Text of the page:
Zambia's South Luangwa National Park
The Luangwa River rolls out of Tanzania, drifting slowly through Zambia on its way toward the Zambezi. As it winds southwest, it meanders through open woodlands, its waters curving into oxbow lakes and silty lagoons. Off to the west, the Mchinga Escarpment rises to form a natural wall. Between the river and the rift lies one of the last hidden jewels of Africa: Zambia's South Luangwa National Park.
South Luangwa is perhaps Zambia's finest example of an enlightened policy that has set aside large portions of the country as wildlife reserves. Covering almost 3,500 square miles, the park is mostly miombo woodland, with open grasslands in the north and stands of African ebony along the river. A bit over 400 miles from the capital of Lusaka, South Luangwa offers a remote wildlife experience far off the typical East Africa track. And if foot is your favorite mode of travel, South Luangwa is the place to head. The Zambians pioneered walking safaris, and offer some of the best in Africa.
Once known as "The Crowded Place" and "The Kingdom of the Elephant," the Luangwa Valley boasted 100,000 behemoths. The elephants loved the tracts of mopane woods that dotted the landscape. Despite losses to poaching during the 1980's, 15,000 elephants still roam the area, making the park a prime destination for viewing the beasts. Staring at an elephant from ground level, unprotected by the steel of a game vehicle, makes for an experience to test nerves of steel.
Hippos are another beastly attraction. As numerous as their land-based brethren, they wallow in the lagoons where the river twists. With 15,000 churning up the mud, the Luangwa banks are one of the best spots for viewing Hippos out of the water. Crocodiles also laze in the muddy flow.
Two of the rarer animals sharing the woods and grasslands are the white impala and Thornicroft's giraffe.
Greater Kudu graze along the river, and a park extension east of the river offers good opportunities for seeing Cookson's wildebeest, a subspecies unique to the valley. Buffalo, zebra, puku, and waterbuck also live off the grasses. Lions, leopards, and hyenas watch the herds of grasseaters in the valley. All told, over 50 mammals call Luangwa home.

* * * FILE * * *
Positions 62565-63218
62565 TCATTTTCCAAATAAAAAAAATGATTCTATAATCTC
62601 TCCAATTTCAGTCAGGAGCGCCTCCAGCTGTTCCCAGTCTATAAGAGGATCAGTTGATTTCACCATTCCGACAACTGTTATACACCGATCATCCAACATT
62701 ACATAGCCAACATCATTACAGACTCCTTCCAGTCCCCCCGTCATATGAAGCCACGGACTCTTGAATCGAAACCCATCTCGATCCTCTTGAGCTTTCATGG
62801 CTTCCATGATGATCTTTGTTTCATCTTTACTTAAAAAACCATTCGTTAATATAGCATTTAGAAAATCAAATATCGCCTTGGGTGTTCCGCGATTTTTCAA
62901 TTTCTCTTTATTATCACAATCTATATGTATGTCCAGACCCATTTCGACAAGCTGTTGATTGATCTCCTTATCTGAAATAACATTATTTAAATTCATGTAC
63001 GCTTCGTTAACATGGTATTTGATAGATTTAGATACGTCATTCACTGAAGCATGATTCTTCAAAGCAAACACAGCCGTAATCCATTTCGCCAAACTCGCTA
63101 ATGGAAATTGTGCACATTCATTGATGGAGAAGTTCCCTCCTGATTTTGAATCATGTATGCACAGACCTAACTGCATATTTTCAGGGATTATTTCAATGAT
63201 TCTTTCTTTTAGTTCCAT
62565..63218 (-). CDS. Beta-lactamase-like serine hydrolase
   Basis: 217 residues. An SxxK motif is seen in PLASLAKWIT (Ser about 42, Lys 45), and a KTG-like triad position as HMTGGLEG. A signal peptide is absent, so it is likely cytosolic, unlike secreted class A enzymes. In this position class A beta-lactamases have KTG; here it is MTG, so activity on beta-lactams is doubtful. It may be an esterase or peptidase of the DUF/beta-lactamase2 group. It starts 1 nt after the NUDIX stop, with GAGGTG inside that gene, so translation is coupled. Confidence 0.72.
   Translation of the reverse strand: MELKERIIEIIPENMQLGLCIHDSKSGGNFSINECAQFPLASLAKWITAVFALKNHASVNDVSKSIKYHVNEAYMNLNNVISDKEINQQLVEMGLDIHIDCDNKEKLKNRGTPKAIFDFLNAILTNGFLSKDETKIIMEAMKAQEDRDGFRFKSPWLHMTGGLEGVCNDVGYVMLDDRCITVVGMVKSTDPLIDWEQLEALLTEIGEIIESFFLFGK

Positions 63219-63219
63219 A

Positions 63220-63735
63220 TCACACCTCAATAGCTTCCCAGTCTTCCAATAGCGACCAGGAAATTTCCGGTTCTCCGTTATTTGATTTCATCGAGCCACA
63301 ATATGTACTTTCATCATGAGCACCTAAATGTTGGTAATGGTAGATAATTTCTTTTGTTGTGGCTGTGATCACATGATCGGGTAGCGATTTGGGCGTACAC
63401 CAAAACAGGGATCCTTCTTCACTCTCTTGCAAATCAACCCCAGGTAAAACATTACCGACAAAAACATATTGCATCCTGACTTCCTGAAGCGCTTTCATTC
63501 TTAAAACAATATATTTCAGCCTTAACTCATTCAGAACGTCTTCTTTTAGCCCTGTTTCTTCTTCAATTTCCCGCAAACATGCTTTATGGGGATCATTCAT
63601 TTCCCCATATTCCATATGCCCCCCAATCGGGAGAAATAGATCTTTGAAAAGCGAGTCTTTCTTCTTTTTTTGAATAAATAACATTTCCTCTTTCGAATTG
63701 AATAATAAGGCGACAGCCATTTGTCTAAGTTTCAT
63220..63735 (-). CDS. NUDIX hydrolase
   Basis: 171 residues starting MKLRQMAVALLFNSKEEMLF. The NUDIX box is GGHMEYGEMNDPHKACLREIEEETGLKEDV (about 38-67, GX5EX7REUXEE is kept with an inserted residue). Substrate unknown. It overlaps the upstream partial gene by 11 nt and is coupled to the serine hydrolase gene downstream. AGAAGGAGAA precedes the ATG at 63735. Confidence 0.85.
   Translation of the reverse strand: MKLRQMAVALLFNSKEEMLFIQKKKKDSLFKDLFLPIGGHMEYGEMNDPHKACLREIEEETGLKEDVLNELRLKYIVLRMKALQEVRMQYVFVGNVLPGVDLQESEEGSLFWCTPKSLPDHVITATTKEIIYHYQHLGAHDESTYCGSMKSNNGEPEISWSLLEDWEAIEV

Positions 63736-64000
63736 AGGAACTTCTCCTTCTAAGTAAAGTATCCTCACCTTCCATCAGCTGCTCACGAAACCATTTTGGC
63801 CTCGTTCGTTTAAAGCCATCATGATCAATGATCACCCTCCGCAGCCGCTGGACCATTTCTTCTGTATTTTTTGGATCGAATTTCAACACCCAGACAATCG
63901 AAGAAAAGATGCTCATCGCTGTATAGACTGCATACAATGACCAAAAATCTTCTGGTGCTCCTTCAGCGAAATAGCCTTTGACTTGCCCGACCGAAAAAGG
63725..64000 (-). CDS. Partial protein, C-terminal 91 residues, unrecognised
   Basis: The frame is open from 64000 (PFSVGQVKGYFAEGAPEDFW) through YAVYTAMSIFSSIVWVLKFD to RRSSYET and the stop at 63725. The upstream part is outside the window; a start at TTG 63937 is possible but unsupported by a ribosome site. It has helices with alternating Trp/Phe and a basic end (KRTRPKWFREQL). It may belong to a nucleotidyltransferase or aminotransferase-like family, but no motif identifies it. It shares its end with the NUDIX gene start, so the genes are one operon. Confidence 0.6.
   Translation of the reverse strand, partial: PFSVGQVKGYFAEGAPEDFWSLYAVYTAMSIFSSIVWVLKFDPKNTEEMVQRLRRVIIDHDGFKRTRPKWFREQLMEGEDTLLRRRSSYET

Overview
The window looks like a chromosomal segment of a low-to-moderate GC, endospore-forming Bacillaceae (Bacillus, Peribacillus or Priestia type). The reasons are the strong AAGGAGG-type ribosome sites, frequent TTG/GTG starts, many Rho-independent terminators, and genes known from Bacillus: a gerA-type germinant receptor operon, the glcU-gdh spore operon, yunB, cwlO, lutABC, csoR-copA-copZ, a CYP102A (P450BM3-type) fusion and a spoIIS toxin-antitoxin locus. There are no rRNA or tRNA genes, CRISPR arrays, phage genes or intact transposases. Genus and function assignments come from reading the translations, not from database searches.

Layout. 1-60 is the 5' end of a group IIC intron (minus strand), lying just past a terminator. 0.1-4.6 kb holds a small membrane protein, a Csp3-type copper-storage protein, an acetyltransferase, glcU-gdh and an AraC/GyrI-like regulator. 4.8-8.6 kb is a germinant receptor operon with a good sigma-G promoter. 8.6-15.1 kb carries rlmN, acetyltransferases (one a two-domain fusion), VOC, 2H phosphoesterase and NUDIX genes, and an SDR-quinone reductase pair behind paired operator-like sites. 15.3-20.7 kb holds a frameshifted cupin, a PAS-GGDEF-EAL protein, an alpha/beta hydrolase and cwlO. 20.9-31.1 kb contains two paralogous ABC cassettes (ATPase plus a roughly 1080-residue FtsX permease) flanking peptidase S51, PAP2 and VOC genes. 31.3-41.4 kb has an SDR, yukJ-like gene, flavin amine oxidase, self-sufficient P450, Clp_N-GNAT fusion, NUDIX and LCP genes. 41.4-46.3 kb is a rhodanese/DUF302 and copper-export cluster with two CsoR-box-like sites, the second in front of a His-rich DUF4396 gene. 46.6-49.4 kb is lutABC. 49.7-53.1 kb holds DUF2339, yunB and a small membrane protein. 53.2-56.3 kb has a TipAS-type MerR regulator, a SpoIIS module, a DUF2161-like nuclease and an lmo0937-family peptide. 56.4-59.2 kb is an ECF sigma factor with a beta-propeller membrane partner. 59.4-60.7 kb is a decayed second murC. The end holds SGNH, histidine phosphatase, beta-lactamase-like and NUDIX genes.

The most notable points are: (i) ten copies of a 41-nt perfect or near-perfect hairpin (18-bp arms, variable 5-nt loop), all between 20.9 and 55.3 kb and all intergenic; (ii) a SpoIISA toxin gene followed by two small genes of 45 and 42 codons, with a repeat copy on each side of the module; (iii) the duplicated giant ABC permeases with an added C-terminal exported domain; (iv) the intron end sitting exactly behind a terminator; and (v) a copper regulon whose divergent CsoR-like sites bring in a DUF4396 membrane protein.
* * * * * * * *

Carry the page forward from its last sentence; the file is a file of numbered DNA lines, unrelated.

Over 400 species make South Luangwa a birder's paradise. Sharp eyes will spot sacred ibis, saddle bill and yellow bill storks, fish eagles, crested cranes and long-tailed starlings.
The park today provides a refuge for many creatures, but it also has one sad tale of failure. Find an old enough guide book and you will see the Luangwa praised as a bastion for the Black Rhino. Unfortunately, the Rhino's days have past, victim to gangs of poachers
Visitors can view the game of Luangwa in several ways, but its walking safaris have given the park its renown. Experienced safari rangers escort visitors for as little as a few hours, but a walk of 4 or 5 days brings out the real treasures. Exploring the wilderness walking from bush camp to bush camp unveils subtleties of the land that few experience. Night viewing with spotlights also complements traditional game drives, both in open 4WD vehicles. The nocturnal roamings of lions on the hunt, hyenas, civets and other creatures are revealed during the dark hours.
The dry season at South Luangwa runs from April to November. If you want to walk, plan on arriving from June to October, when walking safaris are conducted.
Details mentioned in this article were accurate at the time of publication